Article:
Comparing the previous X2s to the new X3s and previous T1s to the new T2s, the differences are extremely subtle. I do think that the newer generation pedals are just a tiny bit easier to clip into, with a touch less friction / resistance, but they’re much, much more similar than they are different. Once you’re clipped in, I don’t think I could tell a difference between the two pairs (and the X2s are just about as thin as the X3s, at 14.4 mm vs. 14.3 mm).

HT T2 & X3 Pedals, BLISTER
David Golay riding the HT T2 Pedals

So while HT hasn’t reinvented the wheel with the T2 and X3, I’m happy about that. I’ve long been a fan of the prior-generation T1 and X2 for all the reasons I’ve laid out here, and the new versions of those pedals keep what I like about the old ones while making some subtle refinements that make the T2 and X3 just a little bit better, and that’s great in my book.


As far as durability goes, I did bend one of the T2 spindles ever so slightly with a very, very hard pedal strike a few months into testing; it’s subtle enough that I can really only tell when turning the spindle by hand with the pedal removed from the bike, and it’s held up just fine to continued use since then. Replacement spindles are available if you need them, but I haven’t felt like I do.

I have cleaned out the pedal internals and re-greased each of them once over the last six months of (mostly wet PNW winter) use so far, and while the grease on the spindles was a little dirty when I did so, both pairs of pedals were still spinning fine and I haven’t felt the need to replace any bushings or bearings yet. My experience with the T1s and X2s had me grabbing rebuild kits for those maybe once per year with regular year-round riding, and given the similar designs of the T2 and X3, I think it’s fair to expect that they’ll be similar, but I haven’t gotten to that point yet. I’ll update this section if anything unusual comes up in the future.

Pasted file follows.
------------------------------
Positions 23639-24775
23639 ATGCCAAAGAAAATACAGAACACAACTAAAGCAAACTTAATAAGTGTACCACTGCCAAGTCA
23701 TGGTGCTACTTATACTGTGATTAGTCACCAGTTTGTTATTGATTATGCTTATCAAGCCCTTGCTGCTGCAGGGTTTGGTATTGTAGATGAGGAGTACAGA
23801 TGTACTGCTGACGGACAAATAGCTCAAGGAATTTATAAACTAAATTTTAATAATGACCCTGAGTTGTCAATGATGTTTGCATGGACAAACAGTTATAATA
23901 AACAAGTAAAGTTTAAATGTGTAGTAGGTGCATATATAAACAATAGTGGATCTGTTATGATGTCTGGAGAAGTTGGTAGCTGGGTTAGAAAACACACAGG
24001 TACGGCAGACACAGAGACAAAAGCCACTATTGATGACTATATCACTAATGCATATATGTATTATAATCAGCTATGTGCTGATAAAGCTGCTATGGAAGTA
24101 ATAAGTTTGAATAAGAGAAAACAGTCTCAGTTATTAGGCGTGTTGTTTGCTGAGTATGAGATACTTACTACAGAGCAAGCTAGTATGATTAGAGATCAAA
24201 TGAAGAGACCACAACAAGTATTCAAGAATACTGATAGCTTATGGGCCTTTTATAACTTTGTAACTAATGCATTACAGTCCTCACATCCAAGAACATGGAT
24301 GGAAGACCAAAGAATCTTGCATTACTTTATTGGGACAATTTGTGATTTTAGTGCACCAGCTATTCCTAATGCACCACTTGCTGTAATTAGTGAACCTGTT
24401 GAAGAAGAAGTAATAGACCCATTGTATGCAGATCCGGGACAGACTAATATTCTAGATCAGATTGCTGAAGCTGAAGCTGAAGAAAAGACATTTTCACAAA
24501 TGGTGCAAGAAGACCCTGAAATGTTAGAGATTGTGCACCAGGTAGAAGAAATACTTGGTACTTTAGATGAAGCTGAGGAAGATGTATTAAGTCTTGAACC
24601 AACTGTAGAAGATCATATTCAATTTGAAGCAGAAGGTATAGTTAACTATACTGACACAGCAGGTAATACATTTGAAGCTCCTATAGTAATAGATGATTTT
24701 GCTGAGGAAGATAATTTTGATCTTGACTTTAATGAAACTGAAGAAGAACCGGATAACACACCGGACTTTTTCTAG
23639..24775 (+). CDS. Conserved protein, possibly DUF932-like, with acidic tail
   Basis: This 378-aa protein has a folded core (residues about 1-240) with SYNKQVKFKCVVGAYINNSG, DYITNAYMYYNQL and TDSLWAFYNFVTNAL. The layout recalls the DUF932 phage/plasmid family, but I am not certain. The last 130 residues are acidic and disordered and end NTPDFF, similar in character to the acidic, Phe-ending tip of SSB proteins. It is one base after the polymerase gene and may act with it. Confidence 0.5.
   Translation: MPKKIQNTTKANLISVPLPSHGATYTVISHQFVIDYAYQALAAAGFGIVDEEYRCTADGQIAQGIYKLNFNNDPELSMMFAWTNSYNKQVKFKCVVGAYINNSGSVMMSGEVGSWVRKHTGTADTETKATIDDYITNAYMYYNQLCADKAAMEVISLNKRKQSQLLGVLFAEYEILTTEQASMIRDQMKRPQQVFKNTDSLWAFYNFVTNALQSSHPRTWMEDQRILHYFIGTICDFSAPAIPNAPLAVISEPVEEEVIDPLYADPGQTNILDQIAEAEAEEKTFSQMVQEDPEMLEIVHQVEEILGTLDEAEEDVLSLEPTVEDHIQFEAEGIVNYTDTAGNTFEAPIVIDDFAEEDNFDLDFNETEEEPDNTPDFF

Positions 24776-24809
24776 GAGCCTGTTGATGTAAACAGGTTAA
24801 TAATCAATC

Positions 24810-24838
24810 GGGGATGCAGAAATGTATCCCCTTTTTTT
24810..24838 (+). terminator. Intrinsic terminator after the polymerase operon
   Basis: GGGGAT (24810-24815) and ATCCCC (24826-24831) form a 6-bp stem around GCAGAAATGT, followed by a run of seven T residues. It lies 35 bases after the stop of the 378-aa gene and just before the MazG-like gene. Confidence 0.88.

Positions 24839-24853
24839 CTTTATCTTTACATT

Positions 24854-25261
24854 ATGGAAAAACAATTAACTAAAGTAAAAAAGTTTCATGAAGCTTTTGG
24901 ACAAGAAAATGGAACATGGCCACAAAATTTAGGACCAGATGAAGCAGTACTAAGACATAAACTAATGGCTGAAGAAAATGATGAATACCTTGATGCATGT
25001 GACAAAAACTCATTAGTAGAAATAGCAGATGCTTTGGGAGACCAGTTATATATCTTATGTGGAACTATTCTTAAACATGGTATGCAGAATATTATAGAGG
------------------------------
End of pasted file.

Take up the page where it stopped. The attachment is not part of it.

Bottom Line

Both the HT T2 and X3 are very similar to the pedals they replaced, the T1 and X2, respectively, but I’m definitely not complaining. The new versions have slightly smoother, lower-friction entry and exit from the clip mechanism, but it’s a subtle tweak, and they feel more or less identical in every other respect. The T2 and X3 are going to work best for people who want to run medium to quite high release tension, and the lower-float X1 cleat option is great for riders who’d prefer a more locked-in feel; the floatier X1F cleat option feels a whole lot closer to the Shimano SPD interface that a lot of folks are likely familiar with. HT’s spindle bearings do tend to need periodic service, but it’s quick and easy to do, and given my experience with the nearly-identical T1 and X2, I’d expect the T2 and X3 to last a long time with a little bit of attention now and then.

Share this post:

Leave a Comment